AMD's CPU engineers tell us they've "spent a lot of time talking about" a hybrid architecture reminiscent of Arm's big.LITTLE designs, but that we shouldn't expect to see an AMD chip arrive with such an architecture until there's a noticeable improvement in doing so. And yes, that's certainly a shot over Intel's bow.
"We've been studying big.LITTLE," Joe Macri, CVP and product CTO, says during an engineering roundtable, "it's been 15+ years, so this is not a new concept in any way shape or form. We continue to study it, we continue to look at it. We're not going to talk about whether we'll do it or not, but I'm going to talk about some of the challenges of it and around what you really want to do with it. Is the goal power efficiency? Is the goal more performance? Is the goal just marketing, 'I want more core count', regardless of what it does for the other two variables?
"At AMD, the marketing one we're going to throw out the window," Macri explains. "We're not going to do it just to have a bigger number."
The challenges that face AMD, and others that dive into hybrid chip designs, Macri goes onto explain, are around getting a system to recognise and make good use of the mixed cores. It's a problem that requires a great deal of software expertise, and OS legwork, to get it over the line.
"If you look at a scheduler—this is any schedule, I don't care if you're scheduling planes, trains, or computers—the most important attribute a scheduler wants to see is symmetry," Macri continues.
"This is why an airline picks 737s and only uses them. Southwest is the greatest example of that. They can apply that plane anywhere in that system, any time they want, and they know exactly what is going to happen. That is what an OS likes. It loves symmetrical cores, it can't get the answer wrong. As you start putting asymmetries in the system, the OS has to get smarter. And the OS is getting smarter, it's starting to deal with that."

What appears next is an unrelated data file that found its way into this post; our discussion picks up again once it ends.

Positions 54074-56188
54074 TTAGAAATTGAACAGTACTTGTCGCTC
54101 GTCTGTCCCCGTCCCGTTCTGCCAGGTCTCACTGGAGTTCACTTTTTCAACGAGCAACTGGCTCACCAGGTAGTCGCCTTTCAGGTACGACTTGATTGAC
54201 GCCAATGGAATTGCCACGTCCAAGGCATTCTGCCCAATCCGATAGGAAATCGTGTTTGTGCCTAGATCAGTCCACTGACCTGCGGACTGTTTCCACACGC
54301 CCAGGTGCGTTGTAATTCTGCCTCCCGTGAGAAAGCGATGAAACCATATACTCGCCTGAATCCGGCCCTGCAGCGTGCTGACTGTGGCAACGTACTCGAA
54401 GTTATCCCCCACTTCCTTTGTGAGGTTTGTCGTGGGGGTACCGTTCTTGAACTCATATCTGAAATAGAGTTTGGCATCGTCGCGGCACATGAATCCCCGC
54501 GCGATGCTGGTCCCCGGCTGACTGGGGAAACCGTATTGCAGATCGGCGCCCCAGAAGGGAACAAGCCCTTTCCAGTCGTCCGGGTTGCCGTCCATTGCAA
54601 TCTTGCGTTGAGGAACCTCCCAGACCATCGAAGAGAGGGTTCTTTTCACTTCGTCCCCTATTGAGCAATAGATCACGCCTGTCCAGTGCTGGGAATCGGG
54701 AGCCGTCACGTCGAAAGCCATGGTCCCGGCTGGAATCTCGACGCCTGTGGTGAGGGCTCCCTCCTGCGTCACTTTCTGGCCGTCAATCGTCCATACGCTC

The general concept of a hybrid chip architecture, akin to Arm's big.LITTLE, has largely been to increase performance while minimising power consumption—a key metric for mobile and battery-conscious devices, such as mobile phones and tablets.
Yet now Intel looks to bring a hybrid architecture, in Intel Alder Lake, to our desktop PCs by 2021, and that raises all sorts of questions as to the potential use case for such a power-savvy design. Keeping power to a minimum certainly leaves the window to greater performance per watt designs, but so far none have been seen in the field from either of the major x86 chip manufacturers.
Intel Alder Lake will arrive with eight Golden Cove cores and eight Gracemont Atom cores, and that will effectively hand Intel 16 cores to play with in a single chip, albeit only if half of them are what we would consider suitable for a gaming PC CPU.
"Just driving up the core count with little isn't going to be that useful until software comes along," Macri says. "It's not a simple problem, and I think there's been at least one company who has got it right. I wouldn't say all the companies have got it right that have started doing it. What we're really fighting, for big.LITTLE with AMD, is that Mike's team is doing such a great job with big, it makes it hard to win with LITTLE.
"Over time I think there will be a point when we are going to need LITTLE, and it will be a point in time when the OS has the right attributes, the right capabilities in its scheduler and memory allocator, we'll have the right memory subsystem. We'll be able to give you not just a little bit better experience, but a much better experience. If we can't get that experience change to be noticeable, why do it?"
There's certainly a touch of shade being thrown Intel's way by AMD, but it does indeed highlight some potential concerns for the real-world applications of a hybrid design on the desktop, at least during this early stage when we've seen nothing to prove otherwise. But I will say this, if there's a company with enough software engineers and expertise to deliver a working x86 hybrid design, it's Intel. And by the sounds of it, the work Intel puts in now may help pave the way for a hybrid chip from AMD in the future.
Just probably not anytime soon.
The most significant uplifts in PC performance, across silicon, come from periods when competition was at its most furious, when it was make or break for a company. With Ryzen 5000 heating up the gaming performance battle today, and Intel coming back next year with some new and interesting designs unlike much of what we've seen before (starting with Intel Rocket Lake), I dare say we're entering another exciting period for PC performance right now.